Thursday, September 30, 2010


On Thursday 9/30, a rest day in Orange Beach, Alabama. We fixed a rear wheel flat on Ann's Surly Long Haul Trucker (affectionately known as Shirley) and caught up on journals/email. We also spent time on the beach watching several pods of dolphins swim by less than 100 yards from the shoreline. Ann swam out several times in an attempt to get closer to these remarkable creatures. It will be hard to leave the warm gulf water, beach, and the dolphins. At dinner this evening, our 80 year old waitress, Mama Dee was a wealth of information. She advised that at one time this area was thick with satsuma orange groves, a variety of mandarin orange. Sometime during the 1940's, a big freeze devastated the industry. Mama Dee also said tar balls from the BP oil fiasco made it to the beaches here and machinery combs the beaches at night to remove them. She is hopeful that no hurricane damage will occur this year to further exacerbate the problem. As visitors, we have seen no evidence of the devastating spill. We saw this worm fiddling sign a few days ago. who knows what worm fiddling is? How are the walkers doing? Are you having fun yet?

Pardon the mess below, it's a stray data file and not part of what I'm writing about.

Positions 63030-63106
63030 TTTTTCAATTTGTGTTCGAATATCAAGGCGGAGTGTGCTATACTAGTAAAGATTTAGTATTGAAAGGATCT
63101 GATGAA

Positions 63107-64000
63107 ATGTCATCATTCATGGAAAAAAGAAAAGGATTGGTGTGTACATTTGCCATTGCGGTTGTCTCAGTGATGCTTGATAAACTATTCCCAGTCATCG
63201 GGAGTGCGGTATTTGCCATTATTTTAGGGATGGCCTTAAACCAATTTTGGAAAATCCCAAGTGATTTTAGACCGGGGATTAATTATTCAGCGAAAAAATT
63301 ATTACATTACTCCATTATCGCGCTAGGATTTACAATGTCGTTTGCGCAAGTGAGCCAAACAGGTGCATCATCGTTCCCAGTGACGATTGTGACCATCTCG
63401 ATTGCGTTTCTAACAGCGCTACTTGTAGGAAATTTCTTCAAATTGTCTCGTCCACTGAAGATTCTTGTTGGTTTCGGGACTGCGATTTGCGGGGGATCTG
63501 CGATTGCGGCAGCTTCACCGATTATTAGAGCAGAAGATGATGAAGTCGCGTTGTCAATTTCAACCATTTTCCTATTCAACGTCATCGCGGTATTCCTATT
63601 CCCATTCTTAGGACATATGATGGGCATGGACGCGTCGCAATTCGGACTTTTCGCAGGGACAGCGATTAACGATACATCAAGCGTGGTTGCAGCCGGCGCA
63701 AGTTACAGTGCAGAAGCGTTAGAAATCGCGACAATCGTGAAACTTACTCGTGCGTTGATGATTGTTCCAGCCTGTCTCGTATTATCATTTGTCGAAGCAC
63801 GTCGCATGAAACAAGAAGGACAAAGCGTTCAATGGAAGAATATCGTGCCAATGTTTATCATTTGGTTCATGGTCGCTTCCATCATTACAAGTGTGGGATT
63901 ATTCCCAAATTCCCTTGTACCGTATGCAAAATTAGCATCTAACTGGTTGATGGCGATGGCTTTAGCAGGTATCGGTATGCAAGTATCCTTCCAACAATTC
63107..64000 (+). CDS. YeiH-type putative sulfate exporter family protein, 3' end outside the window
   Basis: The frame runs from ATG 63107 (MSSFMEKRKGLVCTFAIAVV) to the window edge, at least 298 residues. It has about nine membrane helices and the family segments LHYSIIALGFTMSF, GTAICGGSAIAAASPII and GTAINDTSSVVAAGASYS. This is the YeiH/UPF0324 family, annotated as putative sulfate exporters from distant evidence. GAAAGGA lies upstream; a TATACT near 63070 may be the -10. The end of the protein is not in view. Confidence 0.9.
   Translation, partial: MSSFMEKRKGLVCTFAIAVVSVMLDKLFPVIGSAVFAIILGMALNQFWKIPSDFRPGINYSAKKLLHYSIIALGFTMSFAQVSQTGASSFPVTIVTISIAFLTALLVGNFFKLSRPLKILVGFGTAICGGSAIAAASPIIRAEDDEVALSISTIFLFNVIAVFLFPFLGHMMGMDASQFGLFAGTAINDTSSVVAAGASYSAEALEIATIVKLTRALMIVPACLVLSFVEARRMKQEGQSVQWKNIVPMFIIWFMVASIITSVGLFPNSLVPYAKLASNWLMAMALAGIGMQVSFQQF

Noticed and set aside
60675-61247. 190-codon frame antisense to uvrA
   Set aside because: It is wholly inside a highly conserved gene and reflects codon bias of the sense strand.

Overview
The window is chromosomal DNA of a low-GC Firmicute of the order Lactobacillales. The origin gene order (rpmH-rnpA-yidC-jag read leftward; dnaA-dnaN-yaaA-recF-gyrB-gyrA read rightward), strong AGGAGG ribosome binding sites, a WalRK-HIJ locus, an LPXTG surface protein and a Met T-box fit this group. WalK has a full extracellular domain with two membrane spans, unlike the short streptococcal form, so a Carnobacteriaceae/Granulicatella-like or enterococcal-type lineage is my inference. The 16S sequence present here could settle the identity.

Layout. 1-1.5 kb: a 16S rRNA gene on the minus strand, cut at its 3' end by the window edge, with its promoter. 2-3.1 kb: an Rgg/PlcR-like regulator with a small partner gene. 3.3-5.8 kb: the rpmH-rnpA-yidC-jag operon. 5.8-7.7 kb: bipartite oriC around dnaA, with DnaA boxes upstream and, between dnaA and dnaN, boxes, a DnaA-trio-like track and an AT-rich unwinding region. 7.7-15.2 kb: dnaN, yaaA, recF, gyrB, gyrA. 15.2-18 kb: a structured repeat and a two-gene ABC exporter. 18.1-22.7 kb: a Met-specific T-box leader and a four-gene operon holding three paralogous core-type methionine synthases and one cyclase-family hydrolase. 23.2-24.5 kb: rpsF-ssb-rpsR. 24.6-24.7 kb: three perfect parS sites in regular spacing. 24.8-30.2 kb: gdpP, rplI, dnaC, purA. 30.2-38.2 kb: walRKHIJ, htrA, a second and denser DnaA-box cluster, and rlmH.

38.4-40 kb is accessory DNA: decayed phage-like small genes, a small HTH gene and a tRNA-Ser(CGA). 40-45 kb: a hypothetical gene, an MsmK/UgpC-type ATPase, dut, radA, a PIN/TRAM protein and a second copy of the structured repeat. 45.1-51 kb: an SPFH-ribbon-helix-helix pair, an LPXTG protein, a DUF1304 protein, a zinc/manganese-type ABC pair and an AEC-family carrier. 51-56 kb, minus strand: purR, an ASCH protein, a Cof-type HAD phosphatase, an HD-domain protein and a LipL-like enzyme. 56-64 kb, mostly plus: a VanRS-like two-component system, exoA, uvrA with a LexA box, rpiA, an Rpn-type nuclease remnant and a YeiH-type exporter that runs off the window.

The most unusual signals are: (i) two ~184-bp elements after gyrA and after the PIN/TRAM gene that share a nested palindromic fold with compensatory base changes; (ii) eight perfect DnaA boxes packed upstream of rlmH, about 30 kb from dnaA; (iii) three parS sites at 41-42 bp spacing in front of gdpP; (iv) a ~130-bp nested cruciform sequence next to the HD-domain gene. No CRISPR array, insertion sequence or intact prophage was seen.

Albeit Temporary: Sweet Home ALABAMA

On Wednesday 9/29, we elected to ignore the advise given by Adventure Cycling to not ride Hwy 90 from Milton to Pensacola during rush hour. But, we were excited about seeing the ocean again. The traffic, as forewarned, was constant, fast, & furious. The 3 foot shoulder at least provided an illusion of security as we pedaled hard to reach quieter streets in Pensacola. Wow, it was a very stressful couple of hours. Lots of great scenery but it was tough to look around because we had to concentrate on holding our line and not wavering. As you climb up over those causeways with a load, that can be a challenge. Once we survived the experience, we were ready for coffee & a treat. We wandered around a much quieter downtown and happened upon Seville Square: a former group of tobacco warehouses now lovingly transformed into bars and restaurants reminiscent of New Orleans. We have a strong cup of coffee and beignets. Scenic Hwy 90 took us to 292 which became 182 as we entered Alabama. White powdered sand dunes became our roadside scenery with the blue waters of the gulf as a backdrop. Squadrons of huge dragonflies hovered above us. Ann had a surreal visit from a doppleganger who escorted us to our motel where the ride ended for the day. We hit the warm gulf water immediately with brown pelicans, gulls, and flying fish all around us. Tomorrow we rest.